\scriptstyle\rule[2.25ex]{0.01pt}{0.01pt}\,\boldsymbol{\overset{\scriptstyle\circ\wedge\circ}{\smile}\,\heartsuit\,{\displaystyle\text{\bfseries!!!}}\,\heartsuit\,\overset{\scriptstyle\circ\wedge\circ}{\smile}}\ \rule[-0.25ex]{0.01pt}{0.01pt}

      • Mr Fan OMD I looked over your links and I didn´t see much to prove your point. So I used a search engine and I did find something you may like to look over

        http://www.sfgate.com/news/article/Mysterious-stones-off-coast-of-Cuba-spur-2785634.php

  7. Back on the tread “State of the blog discussion thread”, there was a discussion of the measurement of the no feedback climate sensitivity which was originally from a claim by Prof. Rapp “We are all aware that without feedbacks, doubling CO2 leads to a Stefan-Boltzmann temperature rise of about 1 to 1.2 degrees Celsius.”

    I claim it is impossible to measure the no feedback climate sensitivity.

    We then had the following
    “Steven Mosher | June 9, 2014 at 3:40 pm | No actually the 1-1.2 number is easy to measure.
    Its the no feedback case.
    The way its measured is as follows.”
    and Steven describes the calculations using radiative transfer models.

    Our hostess chimed in
    “curryja | June 9, 2014 at 3:47 pm |
    the radiation code can give you downwelling IR flux (not surface temperature)”

    And Steven responded
    “Steven Mosher | June 10, 2014 at 1:26 pm |
    yes Judith. and once you have downwelling IR the plank response is basic math”

    All of which has nothing to do with any form of measurement. Steven, do you claim that the no-feedback climate sensitivity can be measured, or are you still claiming that there is no categorical difference between estimates and measurements? I claim that no feedback climate sensitivity can NEVER be measured. Do you dispute this?

    • Jim Cripwell, you carefully set up your strawman by using the word ‘measure’ instead of ‘estimate’. Most people would call climate sensitivity by any means an estimate, not a measurement.

      • Jim Cripwell

        Jim D. you write “Jim Cripwell, you carefully set up your strawman”

        Why is this a strawman? The Scientific Method demands that measurements be made before one can declare that an idea can be considered to be anything other then a hypothesis. So why is discussion as to whether CS has been measured or not a “strawman”?

        You also write “Most people would call climate sensitivity by any means an estimate, not a measurement.” I agree. That is what I have been saying for years. And I cannot understand how the IPCC can claim any sort of certainty with respect to CAGW, when the key number of CS has NEVER been measured. Can you explain?

      • You can try to find a published example where someone has said they have measured climate sensitivity. No one says that. This is a straw man, because you put ideas out there that are not descriptive of the process, then you attack them. Science is about evidence and estimates. Every theory in science is an approximation to nature. There is no absolute truth like in mathematics.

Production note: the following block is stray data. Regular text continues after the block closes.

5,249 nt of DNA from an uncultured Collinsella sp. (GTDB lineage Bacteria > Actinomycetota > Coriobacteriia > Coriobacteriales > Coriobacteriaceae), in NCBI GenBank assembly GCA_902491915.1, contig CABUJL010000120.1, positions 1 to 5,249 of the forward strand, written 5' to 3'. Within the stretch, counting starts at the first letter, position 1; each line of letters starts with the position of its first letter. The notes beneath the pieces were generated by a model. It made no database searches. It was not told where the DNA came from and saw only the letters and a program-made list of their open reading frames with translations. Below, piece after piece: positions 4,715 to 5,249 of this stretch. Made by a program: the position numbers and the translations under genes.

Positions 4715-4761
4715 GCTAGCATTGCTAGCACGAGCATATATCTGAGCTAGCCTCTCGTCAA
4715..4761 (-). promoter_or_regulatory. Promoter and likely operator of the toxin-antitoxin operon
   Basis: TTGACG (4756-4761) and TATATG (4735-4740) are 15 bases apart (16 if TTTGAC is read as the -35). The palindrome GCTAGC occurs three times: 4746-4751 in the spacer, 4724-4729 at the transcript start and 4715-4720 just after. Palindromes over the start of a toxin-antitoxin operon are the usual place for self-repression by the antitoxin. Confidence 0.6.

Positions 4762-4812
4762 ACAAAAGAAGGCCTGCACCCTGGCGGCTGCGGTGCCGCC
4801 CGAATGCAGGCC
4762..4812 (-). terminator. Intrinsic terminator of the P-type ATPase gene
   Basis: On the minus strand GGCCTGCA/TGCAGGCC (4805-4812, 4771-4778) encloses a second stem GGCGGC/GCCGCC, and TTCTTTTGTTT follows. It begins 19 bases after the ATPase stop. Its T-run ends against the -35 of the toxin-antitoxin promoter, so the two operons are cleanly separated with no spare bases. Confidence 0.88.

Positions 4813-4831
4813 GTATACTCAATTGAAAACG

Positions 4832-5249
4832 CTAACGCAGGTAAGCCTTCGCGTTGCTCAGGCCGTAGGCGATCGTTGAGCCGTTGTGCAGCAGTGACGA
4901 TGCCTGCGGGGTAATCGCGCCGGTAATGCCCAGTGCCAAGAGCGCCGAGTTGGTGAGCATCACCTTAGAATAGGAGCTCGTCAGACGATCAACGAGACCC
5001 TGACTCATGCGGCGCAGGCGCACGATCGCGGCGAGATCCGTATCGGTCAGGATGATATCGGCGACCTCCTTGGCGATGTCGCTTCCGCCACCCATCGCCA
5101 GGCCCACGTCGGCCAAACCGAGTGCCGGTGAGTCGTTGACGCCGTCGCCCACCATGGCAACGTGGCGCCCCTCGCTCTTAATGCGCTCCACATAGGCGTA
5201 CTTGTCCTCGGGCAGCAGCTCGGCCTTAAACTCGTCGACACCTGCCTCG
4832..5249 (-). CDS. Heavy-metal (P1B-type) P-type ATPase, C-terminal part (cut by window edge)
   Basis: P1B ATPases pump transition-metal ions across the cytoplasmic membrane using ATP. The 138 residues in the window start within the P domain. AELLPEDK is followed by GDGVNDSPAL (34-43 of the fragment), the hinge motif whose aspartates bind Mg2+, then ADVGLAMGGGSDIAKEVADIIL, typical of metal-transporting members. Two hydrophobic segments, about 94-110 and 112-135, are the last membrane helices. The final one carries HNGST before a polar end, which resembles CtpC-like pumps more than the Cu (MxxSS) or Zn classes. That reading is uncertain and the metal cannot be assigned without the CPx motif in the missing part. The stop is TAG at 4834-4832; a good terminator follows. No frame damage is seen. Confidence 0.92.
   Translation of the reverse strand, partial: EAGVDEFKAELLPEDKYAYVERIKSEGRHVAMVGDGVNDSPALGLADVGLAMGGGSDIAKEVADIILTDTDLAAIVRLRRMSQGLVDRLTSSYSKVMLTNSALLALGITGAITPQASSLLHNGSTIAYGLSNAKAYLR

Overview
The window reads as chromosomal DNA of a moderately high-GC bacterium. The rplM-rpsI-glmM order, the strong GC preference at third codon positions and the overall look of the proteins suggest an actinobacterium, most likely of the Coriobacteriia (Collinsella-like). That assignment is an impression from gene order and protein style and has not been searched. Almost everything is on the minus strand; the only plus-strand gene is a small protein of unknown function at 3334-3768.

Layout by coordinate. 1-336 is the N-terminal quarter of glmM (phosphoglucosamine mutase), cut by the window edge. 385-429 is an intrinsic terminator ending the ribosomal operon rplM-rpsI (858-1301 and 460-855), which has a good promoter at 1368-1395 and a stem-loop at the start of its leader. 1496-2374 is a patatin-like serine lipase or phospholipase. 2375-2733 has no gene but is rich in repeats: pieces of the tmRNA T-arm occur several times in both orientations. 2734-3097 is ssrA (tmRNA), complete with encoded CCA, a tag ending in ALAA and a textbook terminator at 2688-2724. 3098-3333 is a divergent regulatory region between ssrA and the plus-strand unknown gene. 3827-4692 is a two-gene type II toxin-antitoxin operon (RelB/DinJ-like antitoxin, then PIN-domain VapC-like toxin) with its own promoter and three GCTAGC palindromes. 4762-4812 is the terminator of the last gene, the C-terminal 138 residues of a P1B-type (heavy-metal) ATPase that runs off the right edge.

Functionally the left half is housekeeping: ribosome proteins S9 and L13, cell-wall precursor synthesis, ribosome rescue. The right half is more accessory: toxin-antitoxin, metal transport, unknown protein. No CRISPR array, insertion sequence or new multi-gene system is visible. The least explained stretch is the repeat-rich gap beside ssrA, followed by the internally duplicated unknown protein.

• Jim Cripwell

        Jim D, you write “This is a straw man, because you put ideas out there that are not descriptive of the process,`

        Nonsense. The process I am discussing is The Scientific Method, which requires things to be measured. If the warmists are relying on estimates for the numeric value of climate sensitivity, then they are not following The Scientific Method, and there is no basis to claim that CAGW is anything more than a hypothesis.

      • Jim Cripwell, OK, for example relativity can be proved to be an accurate theory by measurement of its predicted effects, but its key constant is the speed of light, and the theory doesn’t predict that value. It takes it as a given. That doesn’t invalidate relativity as a theory.

      • Jim Cripwell

        Jim D you write “Jim Cripwell, OK, for example”

        Never mind examples. Do the IPCC and the warmists in assessing the validity of CAGW, follow The Scientific Method? Yes or no.

      • Yes, the scientific method is about collecting data and coming up with theories to explain the data. The success of the explanation not only for the original data but also using independent lines of evidence, is a measure of the success of the theory. This works for any scientific theory you care to mention.

      • Jim Cripwell

        Jim D, you write “Yes,”

        Thanks. Clearly your understanding of what The Scientific Method is, is completely different from mine.

    • Matthew R Marler

      Jim Cripwell: I claim it is impossible to measure the no feedback climate sensitivity.

      So you do.

      Your case falls apart on your inability to come up with any examples of scientific measuring systems that do not depend on “estimates” of quantitative relations between “proxies” (i.e. mercury volume) and the estimands (i.e. body temperature.) According to your criteria, nothing has ever been “measured”.

      • Jim Cripwell

        Matthew, you write “According to your criteria, nothing has ever been “measured”.”

        Nonsense. The Scientific Method requires that things be measured, and I believe that CAGW ought to follow The Scientific Method. Are you somehow claiming that I believe that NOTHING in physics has ever been measured?

        What you are not addressing is a description how, in theory, it is EVER possible to measure no feedback climate sensitivity. Give me a description as to how, in theory,this could be done without the feedbacks confounding the measurements.